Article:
In light of the recent deaths of Rhetaeh Parsons and Audrie Pott, and the apparent lack of knowledge of what the term “consent” actually means, a petition has been created to mandate that the definition of “consent” be discussed in public school sex ed classes along with STD’s and contraception.
While I think this is a good start (and if you do, too, please sign the petition), what I find even more in need of address is the definition of the actual term “rape”. In her article, ‘Rapists Who Don’t Think They’re Rapists’ Amanda Hess brings to our attention the fact that the majority of men don’t even realize that they have raped.
Using a study of 1882 College students, Thomas MacAulay Miller discovered that out of 120 of the students surveyed “six percent of the survey’s respondents… copped to either rape or attempted rape.” Mr. Miller also noted that,
“”If a survey asks men, for example, if they ever “had sexual intercourse with someone, even though they did not want to, because they were too intoxicated (on alcohol or drugs) to resist your sexual advances,” some of them will say yes, as long as the questions don’t use the “R” word.”
And they didn’t just admit to raping—they admitted to raping repeatedly (as long as it’s not really “rape,” of course!) According to the study, a small percentage of men are responsible for committing a large portion of sexual assaults—that’s a whole lot of “accidents,” “misreadings,” and “gray areas”:
Of the 120 rapists in the sample, 44 reported only one assault. The remaining 76 were repeat offenders. These 76 men, 63% of the rapists, committed 439 rapes or attempted rapes, an average of 5.8 each (median of 3, so there were some super-repeat offenders in this group). Just 4% of the men surveyed committed over 400 attempted or completed rapes.”
To read more on this study, click here.
Writer Soraya Chemaly recently observed the same thing in her article, ‘What Rhetaeh Parsons Death Teaches Us About Rape As A Conformity’. She writes,
“For every one that is raped, there are at least one, sometimes several, boys who rape. Some of them don’t even know they are raping. No one’s ever taught them. They think it’s funny. When they take and send pictures this would indicate that they think others will agree. These are not people filled with shame.”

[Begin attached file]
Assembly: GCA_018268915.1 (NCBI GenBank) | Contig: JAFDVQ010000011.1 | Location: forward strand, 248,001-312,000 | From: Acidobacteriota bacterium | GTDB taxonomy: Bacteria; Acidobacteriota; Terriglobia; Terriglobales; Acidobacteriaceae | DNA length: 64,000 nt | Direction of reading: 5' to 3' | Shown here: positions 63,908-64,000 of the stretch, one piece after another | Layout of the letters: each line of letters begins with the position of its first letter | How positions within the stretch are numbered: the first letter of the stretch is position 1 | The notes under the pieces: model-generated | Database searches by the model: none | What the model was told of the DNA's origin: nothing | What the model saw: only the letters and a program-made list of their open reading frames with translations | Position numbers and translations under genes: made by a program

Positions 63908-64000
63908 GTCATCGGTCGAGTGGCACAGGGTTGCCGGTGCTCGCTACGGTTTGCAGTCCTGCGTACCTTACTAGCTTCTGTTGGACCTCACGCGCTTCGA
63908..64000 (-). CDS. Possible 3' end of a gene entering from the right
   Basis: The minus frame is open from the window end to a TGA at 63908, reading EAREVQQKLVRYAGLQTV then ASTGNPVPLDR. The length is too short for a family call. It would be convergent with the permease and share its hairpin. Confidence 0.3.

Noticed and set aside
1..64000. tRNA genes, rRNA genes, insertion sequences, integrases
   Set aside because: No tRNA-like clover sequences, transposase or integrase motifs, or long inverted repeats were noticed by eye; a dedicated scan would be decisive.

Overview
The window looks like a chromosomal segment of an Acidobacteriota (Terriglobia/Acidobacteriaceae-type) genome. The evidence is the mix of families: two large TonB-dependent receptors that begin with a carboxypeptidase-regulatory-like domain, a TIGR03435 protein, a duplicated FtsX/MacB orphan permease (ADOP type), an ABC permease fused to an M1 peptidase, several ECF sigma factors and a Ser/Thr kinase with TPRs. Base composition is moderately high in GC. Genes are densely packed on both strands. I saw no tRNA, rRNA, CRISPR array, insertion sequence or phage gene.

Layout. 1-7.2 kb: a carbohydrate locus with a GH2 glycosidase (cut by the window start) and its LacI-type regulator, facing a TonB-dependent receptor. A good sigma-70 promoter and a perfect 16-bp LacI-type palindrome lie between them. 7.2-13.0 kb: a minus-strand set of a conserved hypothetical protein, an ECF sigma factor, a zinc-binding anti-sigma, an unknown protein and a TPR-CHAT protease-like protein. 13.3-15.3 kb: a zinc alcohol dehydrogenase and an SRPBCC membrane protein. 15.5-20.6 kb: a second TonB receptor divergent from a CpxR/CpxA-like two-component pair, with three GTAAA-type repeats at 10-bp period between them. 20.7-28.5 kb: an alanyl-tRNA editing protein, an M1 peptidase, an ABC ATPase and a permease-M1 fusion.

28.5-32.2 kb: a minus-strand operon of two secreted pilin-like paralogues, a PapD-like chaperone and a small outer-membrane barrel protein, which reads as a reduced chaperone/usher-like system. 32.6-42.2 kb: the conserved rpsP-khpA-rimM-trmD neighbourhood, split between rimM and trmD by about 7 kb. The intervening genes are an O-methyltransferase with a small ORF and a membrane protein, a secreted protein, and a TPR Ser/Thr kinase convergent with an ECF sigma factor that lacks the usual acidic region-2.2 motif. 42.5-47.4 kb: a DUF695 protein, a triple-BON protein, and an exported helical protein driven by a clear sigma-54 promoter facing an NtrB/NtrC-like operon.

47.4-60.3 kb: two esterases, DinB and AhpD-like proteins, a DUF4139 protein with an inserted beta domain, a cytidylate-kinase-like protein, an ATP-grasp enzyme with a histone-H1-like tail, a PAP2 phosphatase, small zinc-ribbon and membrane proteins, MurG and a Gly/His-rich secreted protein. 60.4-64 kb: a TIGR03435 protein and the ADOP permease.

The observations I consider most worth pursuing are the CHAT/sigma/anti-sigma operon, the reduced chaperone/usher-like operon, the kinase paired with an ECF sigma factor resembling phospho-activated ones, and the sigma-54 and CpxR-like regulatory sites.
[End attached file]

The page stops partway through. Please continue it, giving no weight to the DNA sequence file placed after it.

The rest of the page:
The scary thing is, she’s probably right. Chances are, nobody has taught these boys what rape actually is. It may be a very long shot, but perhaps teaching what constitutes rape will help. What will also help is for us to talk openly with our children about what rape is, and the many forms in which it can present itself. Most of the time, when someone thinks of rape, it brings to mind a violent act, a struggle and perhaps even a weapon. The reality is much more innocuous. Just because you know the girl (or boy) and have been friends, doesn’t mean it wasn’t rape. Just because “(s)he didn’t say no” doesn’t mean it wasn’t rape.
What really needs to happen is for us to change our view of women and human rights. Once again, Amanda Hess says it best in her article discussing “accidental rape”:
When rapists engage in sex acts without bothering to gain their sex partner’s consent, they are not “accidentally” raping someone. Rapes don’t come from miscommunication. They are not isolated, unpreventable incidents. They are a product of institutionalized, reinforced, life-long privilege. They are the symptoms of a flaw in the rapist’s entire worldview. They are the product of the way the rapist has habitually devalued women, laid claim to the bodies of others, pursued what he wants no matter what—and never thought anything of it because he has never been called on it. That’s not an accident. That’s a system.